I am torn. I feel affronted by the behaviour of some parents who ‘spied’ on their child’s teacher through a listening device and feel embarrassed by the unprofessional behaviour of the teacher they spied upon.
Last week, a report on “A Current Affair” (not my preferred news source) portrayed the story of the parents of a five-year-old student who took the extraordinary step of hiding a listening device, on their daughter, to record and ‘hear’ what was happening at school. The parents were concerned that their daughter was not happy at school. Such an approach is very threatening, probably illegal and shows a complete lack of trust in the teaching profession.
However, the situation is complex. The five-year-old student has an additional chromosome and is living with Down syndrome. Communication is challenging for her. Her parents could tell that she was unhappy about something at school. They had tried contacting the admin team at the school and their daughter’s teacher on a number of occasions but were told that everything was fine.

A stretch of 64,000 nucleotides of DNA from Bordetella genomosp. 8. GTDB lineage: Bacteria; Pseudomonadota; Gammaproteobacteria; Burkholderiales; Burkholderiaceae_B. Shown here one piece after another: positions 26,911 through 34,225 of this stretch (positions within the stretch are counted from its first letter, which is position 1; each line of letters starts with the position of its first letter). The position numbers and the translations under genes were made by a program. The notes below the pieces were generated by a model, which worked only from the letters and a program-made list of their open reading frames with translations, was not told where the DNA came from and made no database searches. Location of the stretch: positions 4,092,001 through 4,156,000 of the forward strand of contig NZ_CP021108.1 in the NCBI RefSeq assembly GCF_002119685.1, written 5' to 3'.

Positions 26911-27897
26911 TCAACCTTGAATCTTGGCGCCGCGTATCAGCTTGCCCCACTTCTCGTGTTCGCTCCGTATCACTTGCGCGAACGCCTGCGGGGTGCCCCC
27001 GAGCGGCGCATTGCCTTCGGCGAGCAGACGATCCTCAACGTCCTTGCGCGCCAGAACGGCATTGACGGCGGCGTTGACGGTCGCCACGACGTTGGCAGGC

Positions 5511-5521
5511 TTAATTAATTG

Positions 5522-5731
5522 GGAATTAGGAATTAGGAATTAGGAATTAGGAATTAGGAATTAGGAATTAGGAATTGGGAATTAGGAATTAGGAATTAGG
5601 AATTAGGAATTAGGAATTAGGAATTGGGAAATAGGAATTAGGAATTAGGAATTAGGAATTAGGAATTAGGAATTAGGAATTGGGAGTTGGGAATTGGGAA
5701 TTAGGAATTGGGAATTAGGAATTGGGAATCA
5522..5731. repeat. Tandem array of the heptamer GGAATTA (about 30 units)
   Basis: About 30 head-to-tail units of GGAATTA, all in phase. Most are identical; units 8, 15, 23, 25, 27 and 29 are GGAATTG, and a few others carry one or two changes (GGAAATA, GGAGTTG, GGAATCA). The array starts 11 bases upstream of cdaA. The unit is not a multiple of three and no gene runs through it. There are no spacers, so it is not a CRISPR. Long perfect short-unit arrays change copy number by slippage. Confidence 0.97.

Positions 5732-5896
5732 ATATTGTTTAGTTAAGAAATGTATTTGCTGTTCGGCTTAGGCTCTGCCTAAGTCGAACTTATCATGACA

As their daughter’s behaviour showed that something was wrong, the parents took the extraordinary step of purchasing a $30 listening device and concealed it in their daughter’s pocket. What they heard was disgraceful, unprofessional and unacceptable behaviour by the teacher and the aide assigned to support the student.
Whilst I don’t want to condone the behaviour of the parents, I understand their concern for their daughter and the challenge they faced. No educator could listen to the recording and condone the words of those staff members. They have been suspended pending an investigation.
I am concerned that there will be a significant number of “A Current Affair” viewers who have concerns about their own son or daughter’s happiness at school, who will copy the behaviour of these parents. A swarm of concealed listening devices could be descending on classrooms.
Having our interactions with students recorded is inappropriate, probably illegal and very threatening. However, at all times our behaviour should be professional.
I am reminded of the advice of one of my favourite authors, Stephen MR Covey. He advocates “speaking about people, as if they were present. If you wouldn’t say something in front of a person, don’t say it behind their back”. A similar criteria can be used in making choices about how we respond to our students when their behaviour is unacceptable. Consider how would you behave if parents were present in your classroom? They may well be listening.